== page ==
The problems of using raingages on ships are discussed, and methods of estimating rainfall from weather reports at sea are reviewed, with emphasis on discussion of efforts to verify the assessments derived by Tucker (1961). A raingage was used on cruises of the NOAA ship Oceanographer in the eastern Pacific during 1975 and 1976, and rainfall was estimated from weather reports using Tucker's assessments. In extratropical latitudes (mainly 40–60°N), a catch of 35 cm was obtained; estimates from the weather reports gave a value of 31 cm. Thus Tucker's assessments are essentially in agreement with catches from a small gage in this region. In the tropics, however, the agreement was not good. Almost three times as much rain was caught as was estimated; hence Tucker's coefficients will need to be reevaluated for this area.

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W. P. Elliott and R. K. Reed

Abstract

Climatological estimates of mean annual precipitation over the world ocean are presented and discussed. We obtained a value for mean annual oceanic precipitation (between 65°N and 60°S) of 93 cm, which is smaller than some other estimates. These results are supported by a recent analysis of tropical rainfall based on satellite techniques. Aspects of the need for and utility of climatological information are discussed.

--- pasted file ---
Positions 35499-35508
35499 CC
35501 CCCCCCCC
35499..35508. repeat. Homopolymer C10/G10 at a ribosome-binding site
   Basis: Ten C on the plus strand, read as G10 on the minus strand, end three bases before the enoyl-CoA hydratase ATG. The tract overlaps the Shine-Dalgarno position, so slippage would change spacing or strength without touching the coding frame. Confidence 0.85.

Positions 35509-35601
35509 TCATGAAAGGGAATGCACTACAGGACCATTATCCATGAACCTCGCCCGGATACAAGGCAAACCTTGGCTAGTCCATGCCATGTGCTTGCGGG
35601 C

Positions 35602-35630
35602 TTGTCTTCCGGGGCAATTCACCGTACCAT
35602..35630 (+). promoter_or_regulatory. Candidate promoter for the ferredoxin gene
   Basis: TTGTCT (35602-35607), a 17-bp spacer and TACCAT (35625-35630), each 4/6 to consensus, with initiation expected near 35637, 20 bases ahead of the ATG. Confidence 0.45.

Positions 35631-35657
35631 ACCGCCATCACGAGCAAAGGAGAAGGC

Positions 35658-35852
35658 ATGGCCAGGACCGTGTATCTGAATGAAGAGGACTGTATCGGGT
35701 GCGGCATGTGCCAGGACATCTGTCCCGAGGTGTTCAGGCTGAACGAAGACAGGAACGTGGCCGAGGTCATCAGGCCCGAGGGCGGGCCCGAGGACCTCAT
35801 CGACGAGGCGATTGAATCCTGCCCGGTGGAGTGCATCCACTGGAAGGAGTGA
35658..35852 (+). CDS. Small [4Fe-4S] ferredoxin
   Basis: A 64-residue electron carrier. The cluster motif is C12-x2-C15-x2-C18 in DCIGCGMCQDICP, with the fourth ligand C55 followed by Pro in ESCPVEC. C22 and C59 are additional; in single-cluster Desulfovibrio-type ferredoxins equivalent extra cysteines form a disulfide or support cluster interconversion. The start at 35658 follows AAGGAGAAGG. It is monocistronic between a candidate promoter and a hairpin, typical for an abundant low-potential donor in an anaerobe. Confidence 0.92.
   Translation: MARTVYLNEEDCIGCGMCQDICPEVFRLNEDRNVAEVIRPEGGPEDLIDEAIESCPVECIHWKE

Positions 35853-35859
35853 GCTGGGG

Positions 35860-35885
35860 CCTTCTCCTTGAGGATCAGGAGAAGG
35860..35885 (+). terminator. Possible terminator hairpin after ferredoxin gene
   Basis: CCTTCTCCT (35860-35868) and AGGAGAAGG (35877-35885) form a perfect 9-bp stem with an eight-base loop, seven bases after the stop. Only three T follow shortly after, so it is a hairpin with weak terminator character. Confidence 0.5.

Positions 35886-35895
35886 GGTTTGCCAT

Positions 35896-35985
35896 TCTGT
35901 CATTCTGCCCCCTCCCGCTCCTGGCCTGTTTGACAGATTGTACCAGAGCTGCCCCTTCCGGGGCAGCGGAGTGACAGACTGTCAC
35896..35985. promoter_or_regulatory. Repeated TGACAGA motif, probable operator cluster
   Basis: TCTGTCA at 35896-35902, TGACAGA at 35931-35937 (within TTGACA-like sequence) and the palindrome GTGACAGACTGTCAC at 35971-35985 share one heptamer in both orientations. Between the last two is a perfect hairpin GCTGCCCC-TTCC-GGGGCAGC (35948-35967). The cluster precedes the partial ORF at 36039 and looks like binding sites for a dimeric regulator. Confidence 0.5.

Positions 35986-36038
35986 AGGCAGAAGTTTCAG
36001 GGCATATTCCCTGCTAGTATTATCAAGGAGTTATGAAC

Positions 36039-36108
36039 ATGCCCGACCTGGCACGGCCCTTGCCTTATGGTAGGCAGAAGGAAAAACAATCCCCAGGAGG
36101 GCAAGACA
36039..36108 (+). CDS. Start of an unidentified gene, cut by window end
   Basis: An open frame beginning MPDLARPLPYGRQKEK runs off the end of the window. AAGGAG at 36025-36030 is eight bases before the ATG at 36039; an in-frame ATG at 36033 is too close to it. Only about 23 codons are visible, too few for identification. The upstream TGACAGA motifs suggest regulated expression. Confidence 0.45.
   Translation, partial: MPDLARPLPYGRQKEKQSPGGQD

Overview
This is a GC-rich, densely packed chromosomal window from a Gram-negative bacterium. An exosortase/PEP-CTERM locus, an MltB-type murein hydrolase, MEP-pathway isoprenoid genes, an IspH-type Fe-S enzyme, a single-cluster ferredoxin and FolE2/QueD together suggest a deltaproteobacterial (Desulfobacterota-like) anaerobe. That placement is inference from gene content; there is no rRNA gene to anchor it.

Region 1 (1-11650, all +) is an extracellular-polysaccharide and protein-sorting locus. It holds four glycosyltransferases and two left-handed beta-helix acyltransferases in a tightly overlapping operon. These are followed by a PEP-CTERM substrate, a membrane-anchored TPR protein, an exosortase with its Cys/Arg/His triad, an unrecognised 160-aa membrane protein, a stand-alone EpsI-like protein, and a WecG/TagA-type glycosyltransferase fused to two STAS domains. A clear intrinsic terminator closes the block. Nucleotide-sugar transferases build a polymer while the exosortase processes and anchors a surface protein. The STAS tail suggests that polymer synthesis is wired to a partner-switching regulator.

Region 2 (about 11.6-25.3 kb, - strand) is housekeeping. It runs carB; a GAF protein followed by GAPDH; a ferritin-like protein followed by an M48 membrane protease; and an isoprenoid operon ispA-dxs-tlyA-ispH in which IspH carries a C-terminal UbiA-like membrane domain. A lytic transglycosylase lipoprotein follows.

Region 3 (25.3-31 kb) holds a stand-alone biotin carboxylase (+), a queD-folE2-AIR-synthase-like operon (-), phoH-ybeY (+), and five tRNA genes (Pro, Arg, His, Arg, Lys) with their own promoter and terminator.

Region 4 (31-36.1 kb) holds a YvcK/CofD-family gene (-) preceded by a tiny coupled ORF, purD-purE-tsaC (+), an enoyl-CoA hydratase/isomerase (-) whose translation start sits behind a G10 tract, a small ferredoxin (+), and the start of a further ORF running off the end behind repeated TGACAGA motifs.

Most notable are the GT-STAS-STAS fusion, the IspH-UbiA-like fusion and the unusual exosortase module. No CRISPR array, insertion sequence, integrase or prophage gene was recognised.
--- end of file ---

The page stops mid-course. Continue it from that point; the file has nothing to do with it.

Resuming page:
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P. J. Stabeno and R. K. Reed

Abstract

From 1986 through April 1993, 86 satellite-tracked buoys were deployed in the North Pacific and Bering Sea. Most of the buoys were drogued at 40 m. A composite current pattern is derived using these data. The two principal currents (the Alaskan Stream and Kamchatka Current) are clearly evident. Eddy kinetic-mean kinetic energy ratios are low in the stream and along the western Bering Sea basin. An eastward flowing current occurred along the north flank of the Aleutian Islands, this flow was modified by inflow at the passes. Westward flow occurred north of 56°N; its source was the Bering Slope Current. The Kamchatka Current originated near 175°E along the Russian coast. Numerous eddies and meanders were observed in the Kamchatka Current; eddies were also present on the eastern side of the basin.

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R. K. Reed and J. D. Schumacher

Abstract